- a 1927 musical in two acts, with music by Jerome Kern and book and lyrics by Oscar Hammerstein II. Based on Edna Ferber's bestselling novel of the same name, the musical follows the lives of the performers, stagehands, and dock workers on the Cotton Blossom, a Mississippi River show boat, over forty years, from 1887 to 1927. Its themes include racial prejudice and tragic, enduring love. The musical contributed such classic songs as "Ol' Man River", "Make Believe", and "Can't Help Lovin' Dat Man".

The arrival of Show Boat on Broadway was a watershed moment in the history of American musicals. Compared to the trivial and unrealistic operettas, light musical comedies, and "Follies"-type musical revues that defined Broadway in the 1890s and early 20th century, Show Boat "was a radical departure in musical storytelling, marrying spectacle with seriousness"

Ferber was at first shocked that anyone would want to turn Show Boat into a musical, but after being convinced by Kern that he did not want to adapt the novel into the typical frivolous "girlie" show of the 1920s, she granted him and his collaborator Oscar Hammerstein II the rights to set her novel to music. After composing most of the first act songs, Kern and Hammerstein auditioned their material for producer Florenz Ziegfeld, thinking that only he could create the elaborate production necessary for Ferber's sprawling work. Ziegfeld was impressed with the show and agreed to produce it, writing the next day, "This is the best musical comedy I have ever been fortunate to get a hold of; I am thrilled to produce it, this show is the opportunity of my life..." Show Boat, with its serious and dramatic nature, was considered an unusual choice for Ziegfeld, previously known mainly for revues such as the Ziegfeld Follies.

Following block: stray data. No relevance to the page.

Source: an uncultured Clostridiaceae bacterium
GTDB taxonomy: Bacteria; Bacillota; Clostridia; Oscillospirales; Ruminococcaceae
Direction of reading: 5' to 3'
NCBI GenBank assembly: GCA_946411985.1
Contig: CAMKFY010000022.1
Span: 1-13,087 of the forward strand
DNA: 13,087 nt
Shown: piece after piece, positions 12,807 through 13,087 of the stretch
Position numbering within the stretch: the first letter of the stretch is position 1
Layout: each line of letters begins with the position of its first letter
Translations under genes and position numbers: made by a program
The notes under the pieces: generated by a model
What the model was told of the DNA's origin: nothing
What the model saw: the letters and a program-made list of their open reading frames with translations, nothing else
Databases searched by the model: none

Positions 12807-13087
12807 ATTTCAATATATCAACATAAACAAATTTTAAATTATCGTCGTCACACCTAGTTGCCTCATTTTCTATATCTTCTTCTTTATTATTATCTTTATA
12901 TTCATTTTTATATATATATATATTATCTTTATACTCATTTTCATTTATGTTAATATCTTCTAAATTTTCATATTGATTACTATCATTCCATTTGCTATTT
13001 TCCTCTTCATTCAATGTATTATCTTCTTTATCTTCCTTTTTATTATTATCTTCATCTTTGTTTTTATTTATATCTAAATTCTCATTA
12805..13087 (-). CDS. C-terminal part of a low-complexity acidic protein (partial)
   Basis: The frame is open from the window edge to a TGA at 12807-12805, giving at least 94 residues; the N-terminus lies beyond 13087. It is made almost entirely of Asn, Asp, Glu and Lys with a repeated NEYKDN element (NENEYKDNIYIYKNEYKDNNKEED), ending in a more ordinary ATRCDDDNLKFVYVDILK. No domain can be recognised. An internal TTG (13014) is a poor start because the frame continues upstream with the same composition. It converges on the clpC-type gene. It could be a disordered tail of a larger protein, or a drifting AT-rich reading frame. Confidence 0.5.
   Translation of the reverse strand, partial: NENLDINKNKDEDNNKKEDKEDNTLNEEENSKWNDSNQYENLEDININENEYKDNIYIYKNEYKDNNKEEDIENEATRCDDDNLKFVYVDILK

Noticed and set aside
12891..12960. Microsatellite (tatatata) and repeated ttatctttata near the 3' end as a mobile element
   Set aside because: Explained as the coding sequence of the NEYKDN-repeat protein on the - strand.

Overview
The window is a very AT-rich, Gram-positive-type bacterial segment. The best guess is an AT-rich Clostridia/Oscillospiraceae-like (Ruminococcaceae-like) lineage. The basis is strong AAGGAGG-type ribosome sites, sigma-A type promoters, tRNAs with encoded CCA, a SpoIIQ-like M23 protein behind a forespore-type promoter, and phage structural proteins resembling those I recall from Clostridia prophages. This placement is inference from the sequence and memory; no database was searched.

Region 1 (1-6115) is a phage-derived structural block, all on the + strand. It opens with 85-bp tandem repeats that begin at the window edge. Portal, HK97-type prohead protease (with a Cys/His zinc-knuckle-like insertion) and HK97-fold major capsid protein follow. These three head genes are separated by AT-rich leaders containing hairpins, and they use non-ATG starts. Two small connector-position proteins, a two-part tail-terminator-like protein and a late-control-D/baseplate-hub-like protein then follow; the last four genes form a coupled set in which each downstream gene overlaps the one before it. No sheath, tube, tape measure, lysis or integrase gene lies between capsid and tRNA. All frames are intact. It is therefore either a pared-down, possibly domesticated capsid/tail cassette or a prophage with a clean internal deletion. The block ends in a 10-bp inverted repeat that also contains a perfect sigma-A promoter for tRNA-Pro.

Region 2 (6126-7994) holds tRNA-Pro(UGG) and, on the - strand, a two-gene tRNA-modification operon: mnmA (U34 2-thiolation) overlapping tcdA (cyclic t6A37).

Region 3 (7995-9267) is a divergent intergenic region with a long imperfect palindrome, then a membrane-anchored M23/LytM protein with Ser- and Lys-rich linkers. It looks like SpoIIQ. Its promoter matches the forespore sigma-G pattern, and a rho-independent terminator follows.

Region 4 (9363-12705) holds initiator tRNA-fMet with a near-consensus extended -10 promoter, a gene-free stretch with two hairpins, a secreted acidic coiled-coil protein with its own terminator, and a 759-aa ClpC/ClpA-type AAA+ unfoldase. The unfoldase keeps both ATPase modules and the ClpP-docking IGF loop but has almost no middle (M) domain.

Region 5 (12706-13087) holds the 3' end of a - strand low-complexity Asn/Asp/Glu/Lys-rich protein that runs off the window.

- Rodgers and Hammerstein,1943, had over 2000 performances
- The characters broke the norm in terms of how sexual the musical was at this time, lots of sexuality and the presence of violence
- Music: quasi love songs ---> "people will say we're in love," "all or nothing," and "sorry we're a fringe at the top."

- the first musical written by the team of composer Richard Rodgers and librettist Oscar Hammerstein II. The musical is based on Lynn Riggs' 1931 play, Green Grow the Lilacs. Set in Oklahoma Territory outside the town of Claremore in 1906, it tells the story of cowboy Curly McLain and his romance with farm girl Laurey Williams. A secondary romance concerns cowboy Will Parker and his flirtatious fiancée, Ado Annie.

The original Broadway production opened on March 31, 1943. It was a box-office smash and ran for an unprecedented 2,212 performances, later enjoying award-winning revivals, national tours, foreign productions and an Academy Award-winning 1955 film adaptation. It has long been a popular choice for school and community productions.

This musical, building on the innovations of the earlier Show Boat, epitomized the development of the "book musical", a musical play where the songs and dances are fully integrated into a well-made story with serious dramatic goals that are able to evoke genuine emotions other than laughter. In addition, Oklahoma! features musical themes, or motifs, that recur throughout the work to connect the music and story. A fifteen-minute "dream ballet" reflects Laurey's struggle with her feelings about two men, Curley and Jud. A special Pulitzer Prize was awarded to Richard Rodgers and Oscar Hammerstein II for Oklahoma! in the category of "Special Awards And Citations - Music" in 1944.